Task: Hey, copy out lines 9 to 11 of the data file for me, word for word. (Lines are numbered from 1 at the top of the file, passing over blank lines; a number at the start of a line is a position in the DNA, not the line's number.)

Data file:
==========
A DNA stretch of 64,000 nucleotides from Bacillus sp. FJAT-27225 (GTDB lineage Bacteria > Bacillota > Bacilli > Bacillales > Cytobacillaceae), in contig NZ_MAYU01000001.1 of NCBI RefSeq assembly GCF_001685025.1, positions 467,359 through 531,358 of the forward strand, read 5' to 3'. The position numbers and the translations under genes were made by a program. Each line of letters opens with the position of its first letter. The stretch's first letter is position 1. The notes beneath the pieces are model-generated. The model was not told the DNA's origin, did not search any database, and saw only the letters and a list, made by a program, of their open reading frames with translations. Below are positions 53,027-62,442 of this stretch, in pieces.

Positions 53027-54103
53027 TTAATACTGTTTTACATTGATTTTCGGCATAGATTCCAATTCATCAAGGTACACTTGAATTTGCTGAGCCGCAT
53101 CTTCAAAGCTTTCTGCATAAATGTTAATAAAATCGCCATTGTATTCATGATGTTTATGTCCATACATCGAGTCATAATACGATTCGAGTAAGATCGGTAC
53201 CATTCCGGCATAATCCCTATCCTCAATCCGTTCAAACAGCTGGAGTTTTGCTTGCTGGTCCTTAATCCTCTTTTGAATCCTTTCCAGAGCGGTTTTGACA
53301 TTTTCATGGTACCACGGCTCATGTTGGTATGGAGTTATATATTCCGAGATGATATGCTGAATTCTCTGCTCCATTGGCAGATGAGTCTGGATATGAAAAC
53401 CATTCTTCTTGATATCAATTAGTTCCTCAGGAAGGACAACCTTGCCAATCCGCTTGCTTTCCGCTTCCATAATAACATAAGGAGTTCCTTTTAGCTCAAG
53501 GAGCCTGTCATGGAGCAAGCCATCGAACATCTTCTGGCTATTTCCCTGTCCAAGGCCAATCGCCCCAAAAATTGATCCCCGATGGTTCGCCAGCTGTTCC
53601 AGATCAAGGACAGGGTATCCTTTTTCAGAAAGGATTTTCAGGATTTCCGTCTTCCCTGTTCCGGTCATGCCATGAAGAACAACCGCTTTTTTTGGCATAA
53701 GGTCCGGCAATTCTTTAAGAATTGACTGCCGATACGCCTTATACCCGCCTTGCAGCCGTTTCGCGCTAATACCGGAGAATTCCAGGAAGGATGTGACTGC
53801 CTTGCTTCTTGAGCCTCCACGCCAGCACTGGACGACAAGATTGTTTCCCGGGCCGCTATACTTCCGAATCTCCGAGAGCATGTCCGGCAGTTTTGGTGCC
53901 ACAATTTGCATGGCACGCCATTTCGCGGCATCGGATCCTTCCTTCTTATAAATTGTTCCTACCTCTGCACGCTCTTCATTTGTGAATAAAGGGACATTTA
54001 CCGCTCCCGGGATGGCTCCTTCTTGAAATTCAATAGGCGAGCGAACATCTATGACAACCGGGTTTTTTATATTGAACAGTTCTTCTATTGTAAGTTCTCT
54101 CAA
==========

53601 AGATCAAGGACAGGGTATCCTTTTTCAGAAAGGATTTTCAGGATTTCCGTCTTCCCTGTTCCGGTCATGCCATGAAGAACAACCGCTTTTTTTGGCATAA
53701 GGTCCGGCAATTCTTTAAGAATTGACTGCCGATACGCCTTATACCCGCCTTGCAGCCGTTTCGCGCTAATACCGGAGAATTCCAGGAAGGATGTGACTGC
53801 CTTGCTTCTTGAGCCTCCACGCCAGCACTGGACGACAAGATTGTTTCCCGGGCCGCTATACTTCCGAATCTCCGAGAGCATGTCCGGCAGTTTTGGTGCC